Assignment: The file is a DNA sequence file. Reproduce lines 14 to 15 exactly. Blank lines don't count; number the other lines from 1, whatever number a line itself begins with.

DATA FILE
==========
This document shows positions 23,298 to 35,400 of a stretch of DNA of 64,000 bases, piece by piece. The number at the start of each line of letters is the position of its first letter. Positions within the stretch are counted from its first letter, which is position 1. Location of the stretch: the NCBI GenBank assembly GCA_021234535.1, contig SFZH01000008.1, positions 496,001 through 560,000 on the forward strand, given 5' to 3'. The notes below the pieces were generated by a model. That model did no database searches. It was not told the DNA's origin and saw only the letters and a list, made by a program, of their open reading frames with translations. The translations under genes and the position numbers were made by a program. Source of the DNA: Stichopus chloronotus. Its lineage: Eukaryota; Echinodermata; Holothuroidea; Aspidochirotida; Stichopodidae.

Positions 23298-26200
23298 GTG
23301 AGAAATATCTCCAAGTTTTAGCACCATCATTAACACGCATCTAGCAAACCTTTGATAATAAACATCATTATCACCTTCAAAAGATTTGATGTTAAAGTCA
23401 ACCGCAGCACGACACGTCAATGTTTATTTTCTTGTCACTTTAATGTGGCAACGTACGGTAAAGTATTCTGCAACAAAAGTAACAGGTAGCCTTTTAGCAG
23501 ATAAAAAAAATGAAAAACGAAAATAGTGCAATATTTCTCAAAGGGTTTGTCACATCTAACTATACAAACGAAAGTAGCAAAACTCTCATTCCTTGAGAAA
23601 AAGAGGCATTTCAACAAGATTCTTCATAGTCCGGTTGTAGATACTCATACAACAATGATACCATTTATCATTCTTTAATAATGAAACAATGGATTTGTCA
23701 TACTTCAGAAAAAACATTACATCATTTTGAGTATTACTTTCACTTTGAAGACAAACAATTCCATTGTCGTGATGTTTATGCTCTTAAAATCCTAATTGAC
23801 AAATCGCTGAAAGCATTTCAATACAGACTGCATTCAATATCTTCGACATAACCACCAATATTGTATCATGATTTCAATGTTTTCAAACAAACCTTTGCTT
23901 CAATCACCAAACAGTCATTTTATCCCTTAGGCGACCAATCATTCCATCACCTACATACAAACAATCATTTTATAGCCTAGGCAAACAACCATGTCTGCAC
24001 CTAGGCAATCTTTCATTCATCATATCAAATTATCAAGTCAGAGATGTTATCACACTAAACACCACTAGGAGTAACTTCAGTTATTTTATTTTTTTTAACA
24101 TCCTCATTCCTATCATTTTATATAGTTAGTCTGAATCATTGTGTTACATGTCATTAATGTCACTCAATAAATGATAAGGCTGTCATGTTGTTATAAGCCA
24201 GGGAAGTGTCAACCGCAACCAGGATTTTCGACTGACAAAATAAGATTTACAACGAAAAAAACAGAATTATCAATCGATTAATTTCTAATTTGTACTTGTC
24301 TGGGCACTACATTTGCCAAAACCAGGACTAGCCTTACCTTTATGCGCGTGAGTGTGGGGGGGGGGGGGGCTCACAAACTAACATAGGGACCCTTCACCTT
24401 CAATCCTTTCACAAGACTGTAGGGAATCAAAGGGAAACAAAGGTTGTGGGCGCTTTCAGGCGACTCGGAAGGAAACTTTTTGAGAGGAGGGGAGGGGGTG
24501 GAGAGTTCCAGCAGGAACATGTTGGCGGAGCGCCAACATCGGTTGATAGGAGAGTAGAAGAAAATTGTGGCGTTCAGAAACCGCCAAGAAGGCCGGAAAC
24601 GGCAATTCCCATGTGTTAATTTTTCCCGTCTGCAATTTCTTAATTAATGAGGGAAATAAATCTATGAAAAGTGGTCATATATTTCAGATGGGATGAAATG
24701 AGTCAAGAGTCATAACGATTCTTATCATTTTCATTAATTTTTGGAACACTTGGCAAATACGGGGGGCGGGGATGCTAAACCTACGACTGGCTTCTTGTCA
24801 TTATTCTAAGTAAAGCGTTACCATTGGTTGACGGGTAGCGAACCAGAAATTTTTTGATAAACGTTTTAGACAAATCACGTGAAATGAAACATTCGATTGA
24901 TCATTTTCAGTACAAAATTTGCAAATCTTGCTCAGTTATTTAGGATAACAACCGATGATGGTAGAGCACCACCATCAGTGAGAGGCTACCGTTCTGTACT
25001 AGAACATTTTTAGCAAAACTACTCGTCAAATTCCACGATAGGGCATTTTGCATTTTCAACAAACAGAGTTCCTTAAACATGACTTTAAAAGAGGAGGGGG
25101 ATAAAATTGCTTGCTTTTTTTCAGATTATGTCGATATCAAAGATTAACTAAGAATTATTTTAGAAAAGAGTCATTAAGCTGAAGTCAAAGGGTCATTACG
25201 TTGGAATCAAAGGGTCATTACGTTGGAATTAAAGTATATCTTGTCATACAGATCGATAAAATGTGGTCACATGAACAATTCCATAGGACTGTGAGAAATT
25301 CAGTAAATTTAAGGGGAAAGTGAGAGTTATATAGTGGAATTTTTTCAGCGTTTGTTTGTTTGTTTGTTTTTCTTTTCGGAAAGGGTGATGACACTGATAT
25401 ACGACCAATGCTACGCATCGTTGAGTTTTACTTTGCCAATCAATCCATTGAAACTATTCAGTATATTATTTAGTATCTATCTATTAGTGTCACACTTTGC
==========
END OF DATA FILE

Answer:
24301 TGGGCACTACATTTGCCAAAACCAGGACTAGCCTTACCTTTATGCGCGTGAGTGTGGGGGGGGGGGGGGCTCACAAACTAACATAGGGACCCTTCACCTT
24401 CAATCCTTTCACAAGACTGTAGGGAATCAAAGGGAAACAAAGGTTGTGGGCGCTTTCAGGCGACTCGGAAGGAAACTTTTTGAGAGGAGGGGAGGGGGTG